Antenna Tech / Technical Articles

Antenna Tech: Resonant vs. Non-Resonant Antennas

There Ain’t No Free Lunch

OK. The English is bad but the title says it all. So many hams are looking for that “all band, does everything” HF antenna.

On VHF and UHF the “tuning” of an antenna is far less critical than on HF. The wavelengths at 144 MHz and above provide a naturally wide bandwidth so that you assemble the antenna and, in most cases, it just works. Nearly all transmitting antennas at VHF and above are resonant types.

There are basically only two classes of HF antennas: Resonant and Non-Resonant. Let’s look at resonant antennas first.

Bushcomm BA Series Monoband Dipole Antennas BA-40B

Bushcomm BA Series Monoband Dipole Antenna

Resonant antennas include (but are not limited to) monoband dipoles, monoband and trapped verticals, mono-band and trapped multiband Yagis, and specialized multiband antennas like fan and parallel dipoles. Resonance may be designed into these antennas by the use of traps, linear loading, stubs, or by the natural resonance of the length of the radiator. With these antennas, resonance occurs only in narrow chunks of spectrum.

Non-resonant antennas include (but are not limited to) long-wires, un-trapped multiband verticals, off-center fed dipoles, and other compromise antennas. These antennas typically require a wide-range antenna tuning unit (ATU).

On HF, the wavelengths are long to very long and resonance becomes more critical. A dipole on 80 meters may have a useful SWR bandwidth of only 60 kHz or so. If you want to work 75 phone with an 80 meter CW antenna, you’ll need an ATU (better referred to as a transmatch) to compensate. All resonant HF antennas – ALL OF THEM – used outside their resonant bandwidth require the use of a tuner. If you are looking for an antenna that will cover 160 through 6 and work efficiently… that hasn’t been invented yet.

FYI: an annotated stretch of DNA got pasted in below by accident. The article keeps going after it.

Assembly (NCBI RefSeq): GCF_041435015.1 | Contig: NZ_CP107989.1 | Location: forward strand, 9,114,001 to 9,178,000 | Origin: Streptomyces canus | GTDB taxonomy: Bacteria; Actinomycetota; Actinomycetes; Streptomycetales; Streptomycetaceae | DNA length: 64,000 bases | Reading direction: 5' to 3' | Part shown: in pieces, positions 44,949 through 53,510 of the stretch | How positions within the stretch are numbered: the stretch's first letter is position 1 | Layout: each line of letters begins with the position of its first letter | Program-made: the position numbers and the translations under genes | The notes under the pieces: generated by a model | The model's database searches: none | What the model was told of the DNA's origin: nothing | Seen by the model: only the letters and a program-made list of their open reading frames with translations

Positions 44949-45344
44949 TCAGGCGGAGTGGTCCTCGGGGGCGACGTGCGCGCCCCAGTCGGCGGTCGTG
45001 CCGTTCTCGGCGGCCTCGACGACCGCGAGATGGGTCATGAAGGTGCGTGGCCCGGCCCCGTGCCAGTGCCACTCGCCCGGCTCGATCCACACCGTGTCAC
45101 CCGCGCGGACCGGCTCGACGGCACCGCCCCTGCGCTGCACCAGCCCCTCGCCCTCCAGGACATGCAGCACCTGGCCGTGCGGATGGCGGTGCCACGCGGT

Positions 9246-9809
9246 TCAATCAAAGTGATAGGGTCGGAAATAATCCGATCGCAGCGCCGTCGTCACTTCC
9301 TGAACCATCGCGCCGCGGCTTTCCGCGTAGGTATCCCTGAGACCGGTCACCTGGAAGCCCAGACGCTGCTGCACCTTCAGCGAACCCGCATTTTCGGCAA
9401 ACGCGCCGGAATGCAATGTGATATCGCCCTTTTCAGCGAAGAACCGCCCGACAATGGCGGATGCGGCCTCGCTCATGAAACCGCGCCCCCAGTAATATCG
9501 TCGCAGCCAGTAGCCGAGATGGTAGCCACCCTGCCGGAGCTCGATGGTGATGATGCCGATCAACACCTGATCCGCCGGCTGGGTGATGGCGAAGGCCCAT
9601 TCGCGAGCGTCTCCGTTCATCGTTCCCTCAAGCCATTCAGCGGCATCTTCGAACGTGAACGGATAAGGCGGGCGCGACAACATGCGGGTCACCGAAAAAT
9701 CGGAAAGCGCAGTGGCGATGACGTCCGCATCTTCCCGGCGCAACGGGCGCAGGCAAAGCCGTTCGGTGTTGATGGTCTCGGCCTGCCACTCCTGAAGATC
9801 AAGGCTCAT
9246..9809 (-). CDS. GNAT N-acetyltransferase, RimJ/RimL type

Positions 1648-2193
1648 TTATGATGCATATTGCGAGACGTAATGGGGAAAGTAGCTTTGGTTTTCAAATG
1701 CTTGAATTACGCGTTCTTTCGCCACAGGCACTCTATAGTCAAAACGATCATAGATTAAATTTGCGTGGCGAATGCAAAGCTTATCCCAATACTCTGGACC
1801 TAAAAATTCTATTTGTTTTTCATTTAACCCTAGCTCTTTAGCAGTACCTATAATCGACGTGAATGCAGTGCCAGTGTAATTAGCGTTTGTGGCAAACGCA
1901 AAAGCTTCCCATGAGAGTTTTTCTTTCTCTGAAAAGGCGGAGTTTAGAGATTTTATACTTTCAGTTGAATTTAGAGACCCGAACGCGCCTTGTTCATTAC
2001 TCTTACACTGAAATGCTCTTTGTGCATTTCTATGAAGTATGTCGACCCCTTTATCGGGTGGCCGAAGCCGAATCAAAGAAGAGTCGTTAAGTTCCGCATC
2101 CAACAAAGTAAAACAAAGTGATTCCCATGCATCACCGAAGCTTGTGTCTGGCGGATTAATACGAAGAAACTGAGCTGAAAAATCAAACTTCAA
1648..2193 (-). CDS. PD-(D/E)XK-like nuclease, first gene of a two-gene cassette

Non-resonant antennas may be force-fed using ATUs in conjunction with baluns or feedline current chokes. Baluns and chokes will keep RFI out of your shack and allow the tuner to force-feed the non-resonant antenna so that power is radiated instead of being lost in standing waves or impedance losses. For example, 43 foot verticals are 43 feet long to avoid accidental resonance. In other words, they’re designed to be totally non-resonant. Their balun or unun and associated ATU allow them to work across a very wide spectrum. The lower the frequency, however, the poorer the efficiency of these antennas becomes.

Compromise antennas require compromise solutions and support. There ain’t no free lunch!

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